Few scholars doubt that words contribute to these structural inequalities in powerful ways. Language, with all its subtle implications, conveys meaning beyond the literal. A 2003 headline-making study by two economists, Marianne Bertrand of the University of Chicago and Sendhil Mullainathan of MIT, uncovered a depressing fact about the power of a name. It is far easier for Emily Walsh and Brendan Baker to land a job than for Lakisha Washington and Jamal Jones, even when the four candidates share identical credentials. The study’s authors found that job-seekers with white-sounding names were 50 percent more likely to receive a callback than those with African-American sounding names. Names—and nouns for that matter—are so important because they can have detrimental effects on perceptions of a person. And in our deeply troubled society, we need to talk more about how perceptions work. As Robin Tolmach Lakoff has shown, girl can serve as a euphemism for immaturity and unprofessionalism, or can be used to remove the sexuality lurking behind woman. When was the last time you heard a post-adolescent male, let alone a professor or professional, described as that boy in the third-floor office?
Despite the obvious, girl is still pervasive in our culture. It comes off friendly and inviting, as in “Where all my girls at?” or Ryan Gosling’s “Hey girl.” Women have appropriated girl for years now, but to what end? In 1997, Jane Pratt told the L.A. Times: “We’ve taken back the word and are using the way we want—girl power, girl talk. It’s about girls supporting each other and reveling in what’s fun about being a girl … Girl power means something different from feminism.” Is it really that simple? For starters, the trouble with girl is that the more we use it, the more marginalized woman becomes. Subjecting friends and colleagues to an informal poll, I learned that woman sounds formal and serious to some, bordering on clinical: “55-year-old woman presents with acute onset vertigo.” This is where the problem lies.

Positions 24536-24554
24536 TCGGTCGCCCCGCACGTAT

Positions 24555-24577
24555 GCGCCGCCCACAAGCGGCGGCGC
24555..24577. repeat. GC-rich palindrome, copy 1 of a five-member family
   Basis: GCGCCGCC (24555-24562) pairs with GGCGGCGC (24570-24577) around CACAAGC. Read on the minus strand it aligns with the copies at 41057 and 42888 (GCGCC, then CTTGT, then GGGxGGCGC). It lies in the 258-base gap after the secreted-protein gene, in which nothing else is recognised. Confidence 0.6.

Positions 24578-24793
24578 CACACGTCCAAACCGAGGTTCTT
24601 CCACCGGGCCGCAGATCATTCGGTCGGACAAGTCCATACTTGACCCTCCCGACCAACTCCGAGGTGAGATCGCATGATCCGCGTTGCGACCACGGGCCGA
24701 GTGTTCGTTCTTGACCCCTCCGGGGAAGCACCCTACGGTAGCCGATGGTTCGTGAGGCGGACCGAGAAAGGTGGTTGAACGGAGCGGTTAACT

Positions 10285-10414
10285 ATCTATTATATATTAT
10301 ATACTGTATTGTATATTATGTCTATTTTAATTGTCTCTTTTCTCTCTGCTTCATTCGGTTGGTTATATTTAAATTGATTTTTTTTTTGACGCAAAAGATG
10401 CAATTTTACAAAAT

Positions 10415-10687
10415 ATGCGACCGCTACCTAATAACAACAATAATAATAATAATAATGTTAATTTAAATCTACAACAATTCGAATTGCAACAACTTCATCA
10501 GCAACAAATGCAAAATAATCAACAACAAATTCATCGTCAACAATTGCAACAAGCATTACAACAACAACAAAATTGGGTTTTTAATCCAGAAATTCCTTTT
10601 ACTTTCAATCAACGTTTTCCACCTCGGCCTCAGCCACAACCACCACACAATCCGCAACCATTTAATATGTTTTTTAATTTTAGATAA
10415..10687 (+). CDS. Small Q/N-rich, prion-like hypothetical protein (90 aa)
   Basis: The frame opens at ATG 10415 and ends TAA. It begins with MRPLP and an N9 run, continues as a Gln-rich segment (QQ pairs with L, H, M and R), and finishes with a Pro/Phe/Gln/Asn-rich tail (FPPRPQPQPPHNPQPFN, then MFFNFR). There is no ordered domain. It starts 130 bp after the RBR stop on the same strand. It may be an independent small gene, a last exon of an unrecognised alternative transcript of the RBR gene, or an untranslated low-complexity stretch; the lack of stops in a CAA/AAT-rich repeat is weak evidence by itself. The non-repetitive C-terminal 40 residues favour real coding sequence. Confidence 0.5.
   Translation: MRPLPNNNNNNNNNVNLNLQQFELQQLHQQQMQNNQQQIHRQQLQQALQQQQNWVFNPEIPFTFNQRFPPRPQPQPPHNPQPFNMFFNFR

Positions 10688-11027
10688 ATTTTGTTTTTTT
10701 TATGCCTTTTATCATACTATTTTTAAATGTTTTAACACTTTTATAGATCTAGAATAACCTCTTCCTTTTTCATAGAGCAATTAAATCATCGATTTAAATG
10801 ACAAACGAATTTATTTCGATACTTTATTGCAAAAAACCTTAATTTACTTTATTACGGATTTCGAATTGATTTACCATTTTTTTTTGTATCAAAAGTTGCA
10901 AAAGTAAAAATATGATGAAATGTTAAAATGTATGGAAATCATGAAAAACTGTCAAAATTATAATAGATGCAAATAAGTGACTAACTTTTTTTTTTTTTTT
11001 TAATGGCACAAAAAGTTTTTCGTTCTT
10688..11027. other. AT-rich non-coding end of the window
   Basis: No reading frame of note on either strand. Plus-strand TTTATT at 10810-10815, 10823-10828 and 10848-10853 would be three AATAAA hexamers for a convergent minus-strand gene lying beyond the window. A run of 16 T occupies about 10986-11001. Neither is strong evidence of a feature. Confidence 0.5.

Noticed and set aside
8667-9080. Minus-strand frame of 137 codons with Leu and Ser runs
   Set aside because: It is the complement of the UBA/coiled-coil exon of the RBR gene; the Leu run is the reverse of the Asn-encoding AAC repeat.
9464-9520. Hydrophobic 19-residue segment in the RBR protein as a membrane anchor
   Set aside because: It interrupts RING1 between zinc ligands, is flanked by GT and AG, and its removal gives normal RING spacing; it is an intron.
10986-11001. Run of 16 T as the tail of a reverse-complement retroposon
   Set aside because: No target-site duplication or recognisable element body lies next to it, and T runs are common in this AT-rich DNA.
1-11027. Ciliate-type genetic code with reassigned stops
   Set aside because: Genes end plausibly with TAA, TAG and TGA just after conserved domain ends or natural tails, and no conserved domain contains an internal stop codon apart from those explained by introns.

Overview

In the San Francisco Bay Area where I live, Ellen Pao’s gender bias lawsuit against Kleiner Perkins Caufield & Byers, a prestigious venture-capital firm, continues to make waves nearly three months after its denouement. Pao lost the case, but the trial has focused attention on gender relations in Silicon Valley, which are anything but equitable. Marissa Mayer, Yahoo’s current CEO and president, and Google’s first woman engineer, was once labeled a “goo-girl.” Mayer resisted: “I’m not a girl at Google, I’m a geek at Google.” Editors covering the industry can’t seem to resist slapping the same headline on their stories—“Valley Girl”—whether the subject is Ellen Pao, Marissa Mayer, or someone else with a vagina. It makes me wonder why Girls in Tech, a San Francisco organization dedicated to “the promotion, growth, and success of entrepreneurial and innovative women in the technology space” didn’t choose to call itself “Women in Tech.” I guess the world wants girls, not women.
Words aren’t just segments of a sentence. As Robin Tolmack Lakoff says, they’re hardly abstract and impotent. “Language uses us as much as we use language.” The more I hear girl and the older I get, the more convinced I become that the power to make language and through it, meaning, is still the provenance of men.
The corollary to this is that you are what you say. The words you use indicate what you think and how aware (or unaware) you are of the extent and reach of gender bias in our society.
You go, girl. No, seriously. Go.